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Abnormal magnetic-resonance scans of the cervical spine in asymptomatic subjects. A prospective investigation.

Abnormal magnetic-resonance scans
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Purpose of Study
Study Review

This classic paper published by Boden et al (1990) is a parallel study to the one investigating abnormal magnetic resonance imaging scans of the lumbar spine in asymptomatic subjects that was published the same year. This study included 63 asymptomatic volunteers who were screened and underwent an MRI scan of the cervical spine. The MRI scans were randomly mixed with 37 patients who were considered symptomatic with either a herniated disc or foraminal stenosis and interpreted by three neuroradiologists.

One of the criticisms of this study is the method in which the asymptomatic volunteers were selected. All subjects underwent screening by interview and personal interviews. Subjects were excluded if they had a history of cervical pain, trauma, pain in the shoulder or radicular symptoms. There are two concerns with this. The first being recall bias. The age range was 20 to 73 years.   It is very plausible that some patients, especially those who were older may have had symptoms related to neck pain that were self-limiting sometime in the past and had forgotten about this (recall bias).  Secondly, the exclusion criteria was very narrow.  As we know, some patients present with atypical pain or clinical symptoms that may arise from the cervical spine, and may be overlooked by the clinician and patient.  Inadvertent inclusion of these patients in the “asymptomatic” group would not necessarily change the overall outcome of this study, but certainly would introduce bias and alter the magnitude of the association.

As with the parallel lumbar study, there is concern with the reading of the MRI scans.   The paper does not clearly define who and how the 37 symptomatic patient scans were specifically selected.  No definition of “well defined clinical symptoms or signs” was provided.    As for classifying the pathology, it was clearly stated that precise definitions were not agreed upon before grading the scans.  This obviously led to decreased intraobserver reliability.  In fact, some of the “subjects, levels, and findings” were not included in the calculations due to differences in severity as classified by the radiologists. Again, this has the potential to change the true estimate.  The three radiologists agreed on the exact diagnosis (180 disc levels evaluated) only 71% of the time.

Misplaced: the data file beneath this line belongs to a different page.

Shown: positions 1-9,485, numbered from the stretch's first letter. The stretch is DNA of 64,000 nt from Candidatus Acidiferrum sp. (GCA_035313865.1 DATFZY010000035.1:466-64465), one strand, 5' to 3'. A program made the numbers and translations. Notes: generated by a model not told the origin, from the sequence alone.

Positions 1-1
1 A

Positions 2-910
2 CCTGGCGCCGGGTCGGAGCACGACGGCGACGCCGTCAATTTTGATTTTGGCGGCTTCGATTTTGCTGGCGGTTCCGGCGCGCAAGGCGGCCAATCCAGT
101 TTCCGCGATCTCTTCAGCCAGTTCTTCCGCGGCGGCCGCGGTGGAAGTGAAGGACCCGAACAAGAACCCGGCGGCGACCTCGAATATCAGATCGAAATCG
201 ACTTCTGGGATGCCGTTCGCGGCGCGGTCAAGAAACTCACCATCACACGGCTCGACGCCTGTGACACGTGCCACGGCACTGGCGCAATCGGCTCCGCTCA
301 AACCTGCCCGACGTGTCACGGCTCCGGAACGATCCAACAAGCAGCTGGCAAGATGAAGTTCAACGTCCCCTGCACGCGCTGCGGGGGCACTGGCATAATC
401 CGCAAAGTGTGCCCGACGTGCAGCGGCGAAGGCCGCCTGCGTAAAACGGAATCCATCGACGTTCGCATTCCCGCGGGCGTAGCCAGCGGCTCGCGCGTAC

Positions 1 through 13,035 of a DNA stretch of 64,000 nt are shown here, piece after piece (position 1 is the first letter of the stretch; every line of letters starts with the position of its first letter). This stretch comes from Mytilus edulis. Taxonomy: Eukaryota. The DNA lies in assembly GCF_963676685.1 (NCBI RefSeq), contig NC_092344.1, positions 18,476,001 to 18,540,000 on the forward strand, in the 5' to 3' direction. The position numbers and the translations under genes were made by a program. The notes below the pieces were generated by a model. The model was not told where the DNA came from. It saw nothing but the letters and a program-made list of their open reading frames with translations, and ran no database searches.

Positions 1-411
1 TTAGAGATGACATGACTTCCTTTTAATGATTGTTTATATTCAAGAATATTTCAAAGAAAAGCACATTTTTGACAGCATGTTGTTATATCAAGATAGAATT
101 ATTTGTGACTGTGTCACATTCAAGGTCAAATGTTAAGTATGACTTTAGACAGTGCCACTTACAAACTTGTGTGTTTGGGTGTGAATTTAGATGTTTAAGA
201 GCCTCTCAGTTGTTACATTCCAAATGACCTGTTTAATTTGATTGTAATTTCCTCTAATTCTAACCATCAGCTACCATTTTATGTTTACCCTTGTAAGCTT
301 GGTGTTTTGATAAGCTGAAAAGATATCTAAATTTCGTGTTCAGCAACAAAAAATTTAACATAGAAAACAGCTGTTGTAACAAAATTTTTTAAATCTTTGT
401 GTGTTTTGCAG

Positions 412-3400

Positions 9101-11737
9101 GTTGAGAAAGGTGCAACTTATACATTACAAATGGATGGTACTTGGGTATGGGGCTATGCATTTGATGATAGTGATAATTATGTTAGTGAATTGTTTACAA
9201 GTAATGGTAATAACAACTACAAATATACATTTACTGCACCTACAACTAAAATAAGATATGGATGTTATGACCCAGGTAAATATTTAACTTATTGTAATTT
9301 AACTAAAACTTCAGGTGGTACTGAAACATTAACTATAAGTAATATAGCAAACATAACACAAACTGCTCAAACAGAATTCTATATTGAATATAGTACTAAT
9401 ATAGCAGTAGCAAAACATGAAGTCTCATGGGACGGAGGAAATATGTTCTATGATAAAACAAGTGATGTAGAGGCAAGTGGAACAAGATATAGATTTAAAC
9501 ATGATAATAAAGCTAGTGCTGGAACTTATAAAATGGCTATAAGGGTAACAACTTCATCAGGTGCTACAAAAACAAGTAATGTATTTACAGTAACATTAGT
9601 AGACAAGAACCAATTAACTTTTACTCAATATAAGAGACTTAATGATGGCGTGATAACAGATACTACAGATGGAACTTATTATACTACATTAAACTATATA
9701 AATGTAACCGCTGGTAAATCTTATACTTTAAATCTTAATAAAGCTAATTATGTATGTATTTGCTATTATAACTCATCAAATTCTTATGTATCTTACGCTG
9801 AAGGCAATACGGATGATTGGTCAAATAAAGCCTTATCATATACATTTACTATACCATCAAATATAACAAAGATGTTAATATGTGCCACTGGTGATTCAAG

The authors do not have appeared to control for any confounders, such as smoking. There was no discussion regarding this.

A similar study out of Japan by Nakashima et al (Spine 2015) studied 1211 healthy volunteers. Quantitative measurements of the canal diameter and cross-section areal of the cord were included in this study of patients aged 20 to 70 (similar age range to Boden et al). In contrast to the Boden et al study, the authors of this study concluded that presence of disc bulging increased with age in regards to frequency, severity, and number of levels involved. In fact, 87.6% had a bulging disc. It should be noted that the Nakashima study also utilized a 1.5T imaging system similar to Boden et al.

Lee et al (J Korean Neurosurg 2013) found a prevalence of disc herniation of 81% in 100 asymptomatic Korean men and women. This is significantly higher than that presented by Boden et al (8%). The discrepancy between the two studies likely lies in the differences of grading criteria utilized.

In summary, the study by Boden et al was one of the first to critically evaluate the presence of abnormal MRI findings of the cervical spine in asymptomatic subjects. The point estimate may not reflect the true magnitude based on some of the potential biases discussed, but the overall conclusions of the study remain valid.  Surgeons and clinicians should treat the patient, not the diagnostic scan.

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